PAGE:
-- Democrats will be hard-pressed to criticize the "emergency spending" status. What Democrat will want to be on the record criticizing the inclusion of tsunami relief or international aid? Even if legitimately such aid should have been included in the budget released earlier this month -- it's not as though the tsunami or Darfur or the rest occurred in the last few days -- any seasoned politician should know that this administration will gladly blast via the Rush Limbaughs and Joe Scarboroughs of the world the simplistic message that Democratic Congressman X is "against tsunami relief -- let's throw the bum out!"

-- The administration knows that the average American in Boise, Topeka or Altoona doesn't pay close enough attention to care about the nuances between what should go into a regular annual budget and what should go into an emergency supplemental budget. It's counting only on the average American hearing President Bush or one of his subordinates tout the "big issues" -- fight terrorism over there, aid tsunami victims (hey, that's "compassionate conservatism") and help the Iraqis and Afghani defend their freedom.


Hey, I never said the people running the adminsitration were stupid. Dishonest? Sure. Hypocritical? Absolutely. But don't discount this Karl Rove-led machine's ability to get what it wants, under the premise of "the ends justify the means."


Anonymous Anonymous said...

No one is going to tell me the terrorists have not been comforted by the obvious burden these expenditures place on the U.S. economy, and the ability of the super power to carry out other high-cost military operatives in Iran or elsewhere where they might actually be necessary next time.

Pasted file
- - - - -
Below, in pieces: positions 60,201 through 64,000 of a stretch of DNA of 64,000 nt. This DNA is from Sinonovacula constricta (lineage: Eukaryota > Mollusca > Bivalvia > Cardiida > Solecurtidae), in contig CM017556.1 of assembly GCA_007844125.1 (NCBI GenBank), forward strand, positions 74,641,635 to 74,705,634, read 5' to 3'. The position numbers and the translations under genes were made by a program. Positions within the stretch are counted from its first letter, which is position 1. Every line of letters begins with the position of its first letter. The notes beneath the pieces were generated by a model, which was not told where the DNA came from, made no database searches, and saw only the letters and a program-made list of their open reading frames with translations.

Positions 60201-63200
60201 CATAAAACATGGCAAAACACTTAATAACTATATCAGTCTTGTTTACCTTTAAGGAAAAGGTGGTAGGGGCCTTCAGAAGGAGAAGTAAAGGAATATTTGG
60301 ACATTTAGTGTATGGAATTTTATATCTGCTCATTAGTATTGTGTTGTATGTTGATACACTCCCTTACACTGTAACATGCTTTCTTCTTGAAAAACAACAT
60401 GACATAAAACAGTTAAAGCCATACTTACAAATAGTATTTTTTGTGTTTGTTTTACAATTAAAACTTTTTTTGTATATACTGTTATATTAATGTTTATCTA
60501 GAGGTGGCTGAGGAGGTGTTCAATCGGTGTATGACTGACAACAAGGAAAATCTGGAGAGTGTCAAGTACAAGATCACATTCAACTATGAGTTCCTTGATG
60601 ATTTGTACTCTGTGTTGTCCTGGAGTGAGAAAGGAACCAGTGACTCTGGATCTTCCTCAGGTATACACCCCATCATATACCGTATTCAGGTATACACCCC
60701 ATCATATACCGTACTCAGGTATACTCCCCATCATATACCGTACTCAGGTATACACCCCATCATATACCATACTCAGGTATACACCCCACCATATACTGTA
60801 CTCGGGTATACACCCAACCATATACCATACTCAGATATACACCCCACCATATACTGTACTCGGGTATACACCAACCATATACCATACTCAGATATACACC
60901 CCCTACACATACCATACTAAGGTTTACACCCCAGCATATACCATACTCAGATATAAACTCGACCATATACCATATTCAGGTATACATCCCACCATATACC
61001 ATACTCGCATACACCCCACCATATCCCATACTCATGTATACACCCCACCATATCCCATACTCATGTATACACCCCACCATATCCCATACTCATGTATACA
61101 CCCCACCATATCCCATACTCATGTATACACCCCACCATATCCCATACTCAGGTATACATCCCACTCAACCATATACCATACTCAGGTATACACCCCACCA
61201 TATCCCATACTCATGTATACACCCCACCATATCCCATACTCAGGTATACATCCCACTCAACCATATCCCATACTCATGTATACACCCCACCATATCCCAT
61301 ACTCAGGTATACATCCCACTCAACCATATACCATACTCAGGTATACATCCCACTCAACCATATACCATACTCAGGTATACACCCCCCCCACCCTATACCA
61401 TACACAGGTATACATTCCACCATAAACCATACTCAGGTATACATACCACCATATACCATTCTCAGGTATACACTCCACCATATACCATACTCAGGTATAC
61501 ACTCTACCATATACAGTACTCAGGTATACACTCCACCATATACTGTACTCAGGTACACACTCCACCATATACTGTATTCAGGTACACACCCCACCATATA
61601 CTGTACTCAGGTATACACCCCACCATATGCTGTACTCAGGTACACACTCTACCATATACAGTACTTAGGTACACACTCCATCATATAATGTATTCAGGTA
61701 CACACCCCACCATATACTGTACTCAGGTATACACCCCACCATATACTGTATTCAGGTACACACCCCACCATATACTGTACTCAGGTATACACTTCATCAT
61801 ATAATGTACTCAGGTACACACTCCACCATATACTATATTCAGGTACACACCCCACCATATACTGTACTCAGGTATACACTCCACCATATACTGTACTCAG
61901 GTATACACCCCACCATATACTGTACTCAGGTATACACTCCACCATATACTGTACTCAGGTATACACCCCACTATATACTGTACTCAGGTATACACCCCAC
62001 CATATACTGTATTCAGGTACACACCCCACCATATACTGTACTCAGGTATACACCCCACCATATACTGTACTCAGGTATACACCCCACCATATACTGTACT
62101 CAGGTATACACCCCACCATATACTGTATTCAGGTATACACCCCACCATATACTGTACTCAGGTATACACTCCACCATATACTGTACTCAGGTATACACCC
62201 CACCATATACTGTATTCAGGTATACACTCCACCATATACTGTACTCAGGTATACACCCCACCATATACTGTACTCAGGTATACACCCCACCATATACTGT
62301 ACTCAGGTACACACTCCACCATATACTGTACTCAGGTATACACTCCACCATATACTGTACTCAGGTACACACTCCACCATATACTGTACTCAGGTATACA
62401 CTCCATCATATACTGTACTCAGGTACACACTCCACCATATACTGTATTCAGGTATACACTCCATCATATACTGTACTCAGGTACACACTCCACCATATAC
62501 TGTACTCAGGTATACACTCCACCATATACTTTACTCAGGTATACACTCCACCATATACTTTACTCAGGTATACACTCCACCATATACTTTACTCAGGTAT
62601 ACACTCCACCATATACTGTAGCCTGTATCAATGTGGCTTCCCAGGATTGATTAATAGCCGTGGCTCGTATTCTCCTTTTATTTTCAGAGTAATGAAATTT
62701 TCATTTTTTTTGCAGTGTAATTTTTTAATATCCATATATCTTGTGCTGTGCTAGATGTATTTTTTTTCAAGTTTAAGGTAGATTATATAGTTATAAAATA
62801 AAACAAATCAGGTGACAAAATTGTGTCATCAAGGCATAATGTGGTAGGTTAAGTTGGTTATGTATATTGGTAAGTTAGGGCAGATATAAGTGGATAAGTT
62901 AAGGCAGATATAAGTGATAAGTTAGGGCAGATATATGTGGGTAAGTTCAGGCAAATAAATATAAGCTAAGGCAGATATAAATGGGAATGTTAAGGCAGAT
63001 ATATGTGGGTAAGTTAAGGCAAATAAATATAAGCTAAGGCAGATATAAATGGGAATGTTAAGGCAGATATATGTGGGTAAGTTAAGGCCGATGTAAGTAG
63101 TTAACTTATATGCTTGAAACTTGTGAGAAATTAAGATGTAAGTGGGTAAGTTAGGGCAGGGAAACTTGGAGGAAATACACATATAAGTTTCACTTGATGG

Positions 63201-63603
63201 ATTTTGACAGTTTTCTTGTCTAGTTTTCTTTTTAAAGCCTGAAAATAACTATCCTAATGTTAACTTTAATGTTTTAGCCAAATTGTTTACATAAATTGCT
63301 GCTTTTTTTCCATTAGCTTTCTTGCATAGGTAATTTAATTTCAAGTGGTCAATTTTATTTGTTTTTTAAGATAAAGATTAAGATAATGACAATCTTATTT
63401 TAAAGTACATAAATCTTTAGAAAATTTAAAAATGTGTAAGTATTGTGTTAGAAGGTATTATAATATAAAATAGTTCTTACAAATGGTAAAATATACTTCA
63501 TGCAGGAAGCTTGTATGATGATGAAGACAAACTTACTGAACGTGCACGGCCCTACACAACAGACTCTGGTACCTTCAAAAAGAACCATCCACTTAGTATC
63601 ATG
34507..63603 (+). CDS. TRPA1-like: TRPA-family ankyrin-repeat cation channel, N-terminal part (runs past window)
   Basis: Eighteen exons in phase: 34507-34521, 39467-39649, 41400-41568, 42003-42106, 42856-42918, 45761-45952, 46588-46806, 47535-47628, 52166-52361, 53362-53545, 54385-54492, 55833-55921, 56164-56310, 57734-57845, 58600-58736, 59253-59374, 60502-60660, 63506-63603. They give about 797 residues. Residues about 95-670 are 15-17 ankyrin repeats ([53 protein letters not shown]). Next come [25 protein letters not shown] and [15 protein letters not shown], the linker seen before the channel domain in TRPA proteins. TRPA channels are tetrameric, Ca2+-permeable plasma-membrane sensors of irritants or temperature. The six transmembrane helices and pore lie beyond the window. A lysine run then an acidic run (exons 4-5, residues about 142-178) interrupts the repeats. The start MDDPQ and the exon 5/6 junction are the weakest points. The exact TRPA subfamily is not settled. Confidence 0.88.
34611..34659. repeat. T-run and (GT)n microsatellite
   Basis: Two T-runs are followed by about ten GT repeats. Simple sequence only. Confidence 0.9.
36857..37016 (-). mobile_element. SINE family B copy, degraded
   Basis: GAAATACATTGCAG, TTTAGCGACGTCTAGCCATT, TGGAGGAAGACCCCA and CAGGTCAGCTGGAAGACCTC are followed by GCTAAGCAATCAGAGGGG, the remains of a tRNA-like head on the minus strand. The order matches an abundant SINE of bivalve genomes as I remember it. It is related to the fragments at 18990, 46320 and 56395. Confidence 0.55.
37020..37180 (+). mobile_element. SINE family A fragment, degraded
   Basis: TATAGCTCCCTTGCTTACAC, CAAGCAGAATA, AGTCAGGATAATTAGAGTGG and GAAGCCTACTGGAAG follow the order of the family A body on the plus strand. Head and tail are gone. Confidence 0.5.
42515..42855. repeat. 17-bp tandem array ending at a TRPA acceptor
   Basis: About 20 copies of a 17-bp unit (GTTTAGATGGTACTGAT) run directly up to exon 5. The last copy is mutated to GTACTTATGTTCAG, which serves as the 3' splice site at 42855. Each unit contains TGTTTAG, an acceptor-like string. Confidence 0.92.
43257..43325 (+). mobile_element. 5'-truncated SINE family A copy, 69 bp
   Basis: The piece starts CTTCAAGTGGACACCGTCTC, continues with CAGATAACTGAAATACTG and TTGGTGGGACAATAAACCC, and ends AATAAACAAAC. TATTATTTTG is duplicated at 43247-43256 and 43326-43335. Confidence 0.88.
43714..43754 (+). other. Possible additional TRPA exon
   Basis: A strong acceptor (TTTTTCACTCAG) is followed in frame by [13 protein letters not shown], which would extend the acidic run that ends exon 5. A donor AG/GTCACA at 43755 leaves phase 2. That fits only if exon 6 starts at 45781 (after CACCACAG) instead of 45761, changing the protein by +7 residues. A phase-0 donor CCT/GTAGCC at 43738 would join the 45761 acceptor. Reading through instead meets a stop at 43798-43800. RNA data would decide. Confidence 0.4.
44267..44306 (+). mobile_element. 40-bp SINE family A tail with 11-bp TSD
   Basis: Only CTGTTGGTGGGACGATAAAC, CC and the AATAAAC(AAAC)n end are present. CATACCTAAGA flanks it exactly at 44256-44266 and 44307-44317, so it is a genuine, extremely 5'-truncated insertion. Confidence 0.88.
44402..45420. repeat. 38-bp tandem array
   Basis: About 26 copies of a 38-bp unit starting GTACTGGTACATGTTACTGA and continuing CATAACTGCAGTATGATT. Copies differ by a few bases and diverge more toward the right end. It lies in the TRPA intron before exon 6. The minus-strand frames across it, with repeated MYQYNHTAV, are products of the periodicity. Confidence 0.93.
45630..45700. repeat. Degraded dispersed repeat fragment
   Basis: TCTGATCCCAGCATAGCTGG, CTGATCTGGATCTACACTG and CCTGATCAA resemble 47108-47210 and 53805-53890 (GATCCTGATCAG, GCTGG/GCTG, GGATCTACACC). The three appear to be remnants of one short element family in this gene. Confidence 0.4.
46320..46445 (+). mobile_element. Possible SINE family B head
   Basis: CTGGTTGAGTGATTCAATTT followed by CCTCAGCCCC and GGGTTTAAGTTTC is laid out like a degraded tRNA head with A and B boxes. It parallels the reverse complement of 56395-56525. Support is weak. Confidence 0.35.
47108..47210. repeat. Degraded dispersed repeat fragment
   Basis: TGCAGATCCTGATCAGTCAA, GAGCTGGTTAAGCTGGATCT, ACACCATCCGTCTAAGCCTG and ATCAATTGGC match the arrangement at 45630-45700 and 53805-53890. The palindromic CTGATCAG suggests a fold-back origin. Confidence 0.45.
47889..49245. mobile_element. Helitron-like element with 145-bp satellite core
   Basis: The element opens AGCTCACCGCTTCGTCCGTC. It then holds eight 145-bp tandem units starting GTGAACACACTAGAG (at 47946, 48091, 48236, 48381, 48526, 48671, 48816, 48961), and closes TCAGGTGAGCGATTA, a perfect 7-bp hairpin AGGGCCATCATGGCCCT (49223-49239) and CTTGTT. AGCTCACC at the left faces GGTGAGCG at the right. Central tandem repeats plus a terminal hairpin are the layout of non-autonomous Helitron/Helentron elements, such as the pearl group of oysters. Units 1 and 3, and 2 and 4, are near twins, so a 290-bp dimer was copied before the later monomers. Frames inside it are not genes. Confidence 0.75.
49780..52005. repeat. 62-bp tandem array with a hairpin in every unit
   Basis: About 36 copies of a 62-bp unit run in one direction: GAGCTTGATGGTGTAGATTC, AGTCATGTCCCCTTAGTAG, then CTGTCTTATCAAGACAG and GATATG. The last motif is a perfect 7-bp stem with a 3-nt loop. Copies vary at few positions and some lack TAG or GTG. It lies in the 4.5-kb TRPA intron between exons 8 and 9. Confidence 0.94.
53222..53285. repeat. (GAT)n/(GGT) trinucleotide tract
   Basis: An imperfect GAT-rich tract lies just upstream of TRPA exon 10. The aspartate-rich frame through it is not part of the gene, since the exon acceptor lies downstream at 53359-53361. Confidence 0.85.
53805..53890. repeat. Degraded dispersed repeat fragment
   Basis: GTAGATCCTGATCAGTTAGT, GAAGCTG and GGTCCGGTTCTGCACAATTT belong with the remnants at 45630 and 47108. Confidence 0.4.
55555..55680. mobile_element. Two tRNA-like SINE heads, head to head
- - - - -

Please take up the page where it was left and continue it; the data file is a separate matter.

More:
The terrorist like that the funding is so controversial the only way Bush can get it is to sneak it through congress under the guise of emergency funding. It also comes apparantely at the expense of homeland security.
Al Queda is laughing at Bush.

Further, The Bush Administration is not being held accountable for having earlier wildly miscalculated the costs of this war, i.e. Rumsfeld and Wolfowitz.
It's the apparent motivation of this administration to hide precisely how this money would be spent and whether it would be spent wisely. A cover up of the earlier miscalculations? A sound deal for Haliburton?

Someone should start a website collecting petitions from millions of people who are greatly concerned about the Bush Administration surreptitiously bankrupting and weakening this country as a result of its unthought-out and massively costly military adventures in the Middle East yet to prove of any long-term value to the U.S.

4:38 PM  
Anonymous Anonymous said...

Did you see Jon Stewart last night? They ran a clip from before the war, where some Bush flunky said that the U.S. taxpayers' commitment would be $11.2 billion, and that would be it.

Yeah, right.

4:40 PM  
Anonymous Anonymous said...

If any Democrat had done this, you know the Republicans would be calling for impeachment.

5:40 PM